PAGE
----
When criminal attacks occur, we expect there will be a criminal case against those responsible. However, in many cases, there may be a civil claim for liability not only against the attacker, but also against the property owner.
Under premises liability law, property owners and those who manage certain properties owe a duty to guests to maintain that property in reasonably safe condition.When dangers are known, knowable or foreseeable, these entities have a duty to protect people against them to a reasonable extent.
In a bar setting, that typically means having the means to manage security, particularly as it’s understood patrons will be consuming alcohol and may not be using reasonable judgment.
In the recent case of Minden v. Atain Specialty Ins. Co., the U.S. Court of Appeals for the Eighth Circuit was asked to weigh a dispute between plaintiffs in a wrongful death case stemming from a bar fight and the insurance company representing the bar.
According to court records, the incident started with a private birthday party for a local police officer. Decedent was a friend of the officer and invited guest. Defendant was invited by his sister, who was a friend of another guest. When the bar closed around 1 a.m., a guest of the party planned to escort home a female who appeared to be drunk. Defendant, who was acquainted with that woman, was concerned the other guest was going to take advantage of the woman and insisted he instead be the one to take her home.
Eventually, the other guest threw the woman’s keys at defendant and told him to take the woman home. He escorted her to his pickup truck, where his girlfriend also was waiting. The three began to drive away, but defendant stopped to pick the woman’s keys off the ground and attempted to lock her car. Instead, however, he caused the car alarm to go off, prompting the other guest – and decedent – to yell insults at defendant.
Defendant got the car alarm to turn off, got back in his vehicle and attempted to drive away. However, he instead plowed into decedent and ran over his body. Decedent died a month later. Defendant insisted he thought plaintiff had moved out of the way. Others at the scene testified they believed defendant had intentionally struck decedent because he’d taunted defendant. Defendant’s girlfriend and the woman he was escorting home testified it was an accident.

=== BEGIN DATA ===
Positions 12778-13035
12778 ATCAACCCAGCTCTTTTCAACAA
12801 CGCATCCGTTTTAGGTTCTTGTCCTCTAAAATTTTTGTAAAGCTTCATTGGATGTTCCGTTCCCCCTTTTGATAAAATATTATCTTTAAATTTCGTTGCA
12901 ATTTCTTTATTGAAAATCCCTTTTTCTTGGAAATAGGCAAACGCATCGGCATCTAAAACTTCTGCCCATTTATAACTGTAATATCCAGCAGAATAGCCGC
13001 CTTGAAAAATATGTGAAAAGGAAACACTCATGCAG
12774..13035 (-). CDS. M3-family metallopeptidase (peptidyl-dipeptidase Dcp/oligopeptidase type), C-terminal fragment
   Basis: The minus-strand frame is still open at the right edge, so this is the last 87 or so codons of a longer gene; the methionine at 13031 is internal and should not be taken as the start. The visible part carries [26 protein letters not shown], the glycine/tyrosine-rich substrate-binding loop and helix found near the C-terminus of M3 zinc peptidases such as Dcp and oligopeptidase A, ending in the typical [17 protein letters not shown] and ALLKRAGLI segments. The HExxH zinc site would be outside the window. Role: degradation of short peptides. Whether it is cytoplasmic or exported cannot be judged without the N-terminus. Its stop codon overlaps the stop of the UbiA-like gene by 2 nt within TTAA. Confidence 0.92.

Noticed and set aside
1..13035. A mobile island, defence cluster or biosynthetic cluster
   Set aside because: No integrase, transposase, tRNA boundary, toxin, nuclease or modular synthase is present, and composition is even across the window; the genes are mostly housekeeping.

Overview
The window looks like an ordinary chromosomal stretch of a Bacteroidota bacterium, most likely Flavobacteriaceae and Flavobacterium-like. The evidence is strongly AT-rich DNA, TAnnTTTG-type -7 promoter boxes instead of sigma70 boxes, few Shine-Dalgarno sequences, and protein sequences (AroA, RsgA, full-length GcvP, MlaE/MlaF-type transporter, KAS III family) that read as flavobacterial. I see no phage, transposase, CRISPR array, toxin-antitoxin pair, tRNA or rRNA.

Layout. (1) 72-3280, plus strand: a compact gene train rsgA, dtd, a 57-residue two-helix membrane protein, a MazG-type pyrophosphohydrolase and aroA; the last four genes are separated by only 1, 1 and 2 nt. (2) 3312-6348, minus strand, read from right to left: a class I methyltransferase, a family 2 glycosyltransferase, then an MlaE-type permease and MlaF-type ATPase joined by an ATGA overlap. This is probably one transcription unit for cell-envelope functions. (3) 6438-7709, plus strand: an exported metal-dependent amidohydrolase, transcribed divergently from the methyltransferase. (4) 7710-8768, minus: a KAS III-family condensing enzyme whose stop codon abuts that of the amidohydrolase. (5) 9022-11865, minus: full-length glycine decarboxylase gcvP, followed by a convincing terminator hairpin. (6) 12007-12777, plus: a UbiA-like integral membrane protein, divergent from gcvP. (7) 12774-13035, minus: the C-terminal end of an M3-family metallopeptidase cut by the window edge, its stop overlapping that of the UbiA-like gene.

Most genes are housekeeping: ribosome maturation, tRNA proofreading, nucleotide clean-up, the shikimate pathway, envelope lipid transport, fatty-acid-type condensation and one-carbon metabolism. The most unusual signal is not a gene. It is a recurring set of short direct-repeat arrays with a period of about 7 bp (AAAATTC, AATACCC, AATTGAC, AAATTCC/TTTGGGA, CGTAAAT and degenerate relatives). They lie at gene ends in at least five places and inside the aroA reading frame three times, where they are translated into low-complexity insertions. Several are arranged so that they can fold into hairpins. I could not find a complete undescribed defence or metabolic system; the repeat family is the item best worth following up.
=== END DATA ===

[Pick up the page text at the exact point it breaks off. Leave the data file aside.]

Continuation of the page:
He later pleaded guilty to criminal charges, ultimately accepting a plea deal that resulted in a seven-year prison sentence.
Decedent’s widow filed a lawsuit against the bar for premises liability, negligence and dram shop liability. The liquor license insurer defended against the dram shop liability claim – and settled in mediation – but the general liability insurer refused to defend or indemnify the bar for premises liability or negligence. It reasoned coverage did not extend to criminal attacks.
The bar did not contest a consent judgment for $2 million in state court, though the insurance company refused to participate. Widow then filed a lawsuit against that insurance company, alleging equitable garnishment and vexatious failure to defend.
District court sided with plaintiff and granted summary judgment. However, the federal appeals court reversed in part and affirmed in part. It found defendant insurer was liable for equitable garnishment (a cause of action unique under Missouri law) but not for vexatious failure to defend.
If you have been injured on another person’s property as a result of a criminal attack, contact an experienced personal injury lawyer to determine whether you may have a relevant claim.
Call Associates and Bruce L. Scheiner, Attorneys for the Injured, at 1-800-646-1210.
Minden v. Atain Specialty Ins. Co., May 26, 2015, U.S. Court of Appeals for the Eight Circuit
More Blog Entries:
Social Media Analyzed in Fort Myers Injury Lawsuits, May 18, 2015, Cape Coral Wrongful Death Lawyer Blog